Another important detail in Spielberg’s cinema is that white has a visually important place in the color palette. One of the founders of European semiotics (semiosis) and XX. century French philosopher Roland Barthes, a master of thought and writing, influenced the development of schools of theory, including structuralism, semiotics, social theory, design theory, anthropology, and post-structuralism. He introduced the basic principles and concepts of semiology and led to the development of text theory by providing the development of the boundaries of semiotics, which was founded by the Swiss philosopher Ferdinand de Saussure, who is known as the “father” of linguistics in the twentieth century, and the American pragmatist philosopher Charles Sanders Peirce. The great French essayist and critic Barthes states in his work The Semiotic Challenge that the color white conveys a certain idea of ​​luxury and femininity. When the color white stands out among other colors in the visual atmosphere in The Fabelmans, when analyzed semiologically, its meaning in the story emerges in this way and the sembolic feature of the color becomes clear.


Growing up in a humble family in Arizona after World War II, young Sammy Fabelman, It is about his desire to be a filmmaker when he reaches adolescence and his struggle to overcome the tides in the family with the magic of cinema.

Stars; Michelle Williams, Gabriel LaBelle, Paul Dano, Seth Rogen, Judd Hirsch, Mateo Zoryan, Keeley Karsten, Alina Brace, Robin Bartlett, Sam Rechner, Oakes Fegley, Chloe East, Isabelle Kusman, Chandler Lovelle and David Lynch.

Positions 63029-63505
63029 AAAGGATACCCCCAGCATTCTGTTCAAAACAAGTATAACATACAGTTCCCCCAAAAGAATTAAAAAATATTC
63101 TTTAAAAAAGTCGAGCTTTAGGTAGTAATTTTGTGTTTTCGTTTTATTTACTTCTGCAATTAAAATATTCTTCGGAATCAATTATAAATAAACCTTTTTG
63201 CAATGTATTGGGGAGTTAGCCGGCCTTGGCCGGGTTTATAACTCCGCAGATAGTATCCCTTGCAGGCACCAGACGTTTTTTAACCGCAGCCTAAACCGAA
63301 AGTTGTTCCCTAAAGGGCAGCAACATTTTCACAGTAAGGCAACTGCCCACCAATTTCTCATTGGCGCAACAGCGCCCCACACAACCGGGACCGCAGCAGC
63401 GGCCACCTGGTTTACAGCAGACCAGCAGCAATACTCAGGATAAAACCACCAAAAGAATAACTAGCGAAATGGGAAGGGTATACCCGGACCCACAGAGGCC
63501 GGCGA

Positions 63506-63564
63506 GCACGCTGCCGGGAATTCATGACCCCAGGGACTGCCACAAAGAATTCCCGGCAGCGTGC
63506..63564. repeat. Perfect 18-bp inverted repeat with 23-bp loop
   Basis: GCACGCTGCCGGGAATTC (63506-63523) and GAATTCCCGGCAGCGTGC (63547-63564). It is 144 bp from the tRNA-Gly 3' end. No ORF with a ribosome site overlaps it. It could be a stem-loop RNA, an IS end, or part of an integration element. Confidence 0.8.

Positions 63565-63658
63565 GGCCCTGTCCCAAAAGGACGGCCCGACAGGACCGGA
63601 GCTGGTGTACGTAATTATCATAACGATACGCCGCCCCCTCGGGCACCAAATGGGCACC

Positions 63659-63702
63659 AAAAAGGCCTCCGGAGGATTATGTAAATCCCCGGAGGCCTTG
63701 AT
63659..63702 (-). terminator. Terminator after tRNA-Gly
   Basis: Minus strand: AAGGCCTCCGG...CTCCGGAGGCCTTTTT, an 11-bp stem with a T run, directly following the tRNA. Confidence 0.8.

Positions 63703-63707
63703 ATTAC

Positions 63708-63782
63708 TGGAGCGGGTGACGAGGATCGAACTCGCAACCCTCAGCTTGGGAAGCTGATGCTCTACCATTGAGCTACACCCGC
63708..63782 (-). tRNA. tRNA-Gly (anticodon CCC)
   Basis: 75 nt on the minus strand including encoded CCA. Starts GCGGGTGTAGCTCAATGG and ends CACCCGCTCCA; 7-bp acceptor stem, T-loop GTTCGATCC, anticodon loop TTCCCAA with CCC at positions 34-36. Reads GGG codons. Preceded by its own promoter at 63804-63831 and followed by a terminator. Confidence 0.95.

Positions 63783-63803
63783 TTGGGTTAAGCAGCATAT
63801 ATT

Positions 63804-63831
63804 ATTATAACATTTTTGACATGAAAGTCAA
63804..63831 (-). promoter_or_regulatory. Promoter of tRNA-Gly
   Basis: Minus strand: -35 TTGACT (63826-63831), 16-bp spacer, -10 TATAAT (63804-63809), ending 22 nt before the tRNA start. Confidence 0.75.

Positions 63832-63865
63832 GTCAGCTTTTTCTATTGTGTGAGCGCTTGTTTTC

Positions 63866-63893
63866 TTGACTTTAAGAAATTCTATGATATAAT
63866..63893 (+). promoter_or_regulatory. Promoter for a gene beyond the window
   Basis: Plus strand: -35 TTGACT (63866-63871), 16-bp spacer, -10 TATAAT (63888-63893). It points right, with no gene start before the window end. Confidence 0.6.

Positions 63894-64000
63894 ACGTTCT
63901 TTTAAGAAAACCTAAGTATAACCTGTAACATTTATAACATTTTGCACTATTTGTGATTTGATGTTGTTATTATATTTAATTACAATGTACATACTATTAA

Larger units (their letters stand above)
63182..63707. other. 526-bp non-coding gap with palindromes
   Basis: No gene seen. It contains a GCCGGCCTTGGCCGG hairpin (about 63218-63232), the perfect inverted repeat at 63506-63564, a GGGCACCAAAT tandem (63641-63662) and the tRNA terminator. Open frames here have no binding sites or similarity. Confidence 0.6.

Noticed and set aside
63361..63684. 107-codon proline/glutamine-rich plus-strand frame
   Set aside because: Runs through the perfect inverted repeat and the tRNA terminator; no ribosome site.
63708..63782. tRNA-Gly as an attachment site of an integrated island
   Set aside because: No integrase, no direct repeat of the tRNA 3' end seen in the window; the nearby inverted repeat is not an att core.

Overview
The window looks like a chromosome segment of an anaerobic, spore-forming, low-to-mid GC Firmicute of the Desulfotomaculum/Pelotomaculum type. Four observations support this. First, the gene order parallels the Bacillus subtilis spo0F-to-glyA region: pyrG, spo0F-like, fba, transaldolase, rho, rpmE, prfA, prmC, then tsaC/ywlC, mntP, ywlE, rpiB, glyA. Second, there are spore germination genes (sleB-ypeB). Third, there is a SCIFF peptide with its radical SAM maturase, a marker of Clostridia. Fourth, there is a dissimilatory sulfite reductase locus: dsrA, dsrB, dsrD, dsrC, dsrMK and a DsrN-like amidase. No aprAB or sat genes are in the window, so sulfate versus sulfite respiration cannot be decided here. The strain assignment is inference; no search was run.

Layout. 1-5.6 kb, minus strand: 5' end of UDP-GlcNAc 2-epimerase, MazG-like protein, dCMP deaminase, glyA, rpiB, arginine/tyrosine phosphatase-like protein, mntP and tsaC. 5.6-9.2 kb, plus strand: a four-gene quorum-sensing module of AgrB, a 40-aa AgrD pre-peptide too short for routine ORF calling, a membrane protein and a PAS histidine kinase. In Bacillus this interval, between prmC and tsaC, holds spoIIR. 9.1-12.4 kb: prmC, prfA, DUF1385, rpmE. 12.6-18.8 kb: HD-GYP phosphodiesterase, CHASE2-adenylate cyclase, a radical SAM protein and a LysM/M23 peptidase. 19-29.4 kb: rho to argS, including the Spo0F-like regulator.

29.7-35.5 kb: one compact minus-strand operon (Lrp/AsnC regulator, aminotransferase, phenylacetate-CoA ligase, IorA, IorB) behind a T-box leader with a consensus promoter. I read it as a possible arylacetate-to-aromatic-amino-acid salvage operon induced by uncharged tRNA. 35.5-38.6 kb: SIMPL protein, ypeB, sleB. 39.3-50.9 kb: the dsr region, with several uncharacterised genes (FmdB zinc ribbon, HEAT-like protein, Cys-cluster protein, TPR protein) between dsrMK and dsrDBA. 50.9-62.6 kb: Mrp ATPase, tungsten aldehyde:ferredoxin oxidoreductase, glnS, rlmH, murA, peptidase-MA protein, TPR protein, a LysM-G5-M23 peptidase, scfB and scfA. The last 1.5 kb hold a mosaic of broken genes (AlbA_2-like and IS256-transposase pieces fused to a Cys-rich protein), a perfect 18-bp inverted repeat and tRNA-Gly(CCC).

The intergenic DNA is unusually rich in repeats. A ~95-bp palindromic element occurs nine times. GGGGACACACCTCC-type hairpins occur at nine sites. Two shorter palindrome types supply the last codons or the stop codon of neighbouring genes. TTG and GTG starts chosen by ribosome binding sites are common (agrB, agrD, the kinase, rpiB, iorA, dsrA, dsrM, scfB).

Steven Spielberg‘s real-life mother, Leah, married Bernie Adler, the person on whom Seth Rogen‘s character is based. Died as Leah Adler.

 –David Lynch asked to be given the John Ford costume a week before shooting the scene.

-To prepare for the role of Burt Fabelman (representing Arnold Spielberg), actor Paul Dano commissioned a radio set and worked on it to create the feel of real-life Arnold Spielberg working with electronics.

-Actor Seth Rogen told reporters that Steven Spielberg often got emotional on set during production.

 – The 8mm and 16mm camera equipment used in the movie had real film in them, and actor Gabriel LaBelle was taught how to use the cameras.

 – The jewelry that actress Michelle Williams wore as part of Mitzi Fabelman costumes belonged to Steven Spielberg‘s mother, Leah Adler.

-The final shot of Sam Fabelman starts with the horizon being in the middle of the frame, then the camera moves to a low-angle shot with the horizon at the bottom of the frame (as per John Ford‘s advice) to make it look more interesting.


Filmed in Arizona, Los AngelesCalifornia and Malibu Beach, The Fabelmans, takes the spectator on a dramatic journey into an emotional Spielberg universe.




Karen Horney, Çağımızın Nevrotik Kişiliği (The Neurotic Personality of Our Time), translate. Başak Kıcır, İstanbul: Sel Yayıncılık press, 2021

Carl Gustav Jung, İnsan ve Sembolleri (Man and His Symbols), translate. Hatice Mukaddes İlgün, İstanbul: Kabalcı Yayıncılık press, 2015

Roland Barthes, Göstergebilimsel Serüven (The Semiotic Challenge), translate. Mehmet Rifat-Sema Rifat, İstanbul: Yapı Kredi Yayınları press, 2018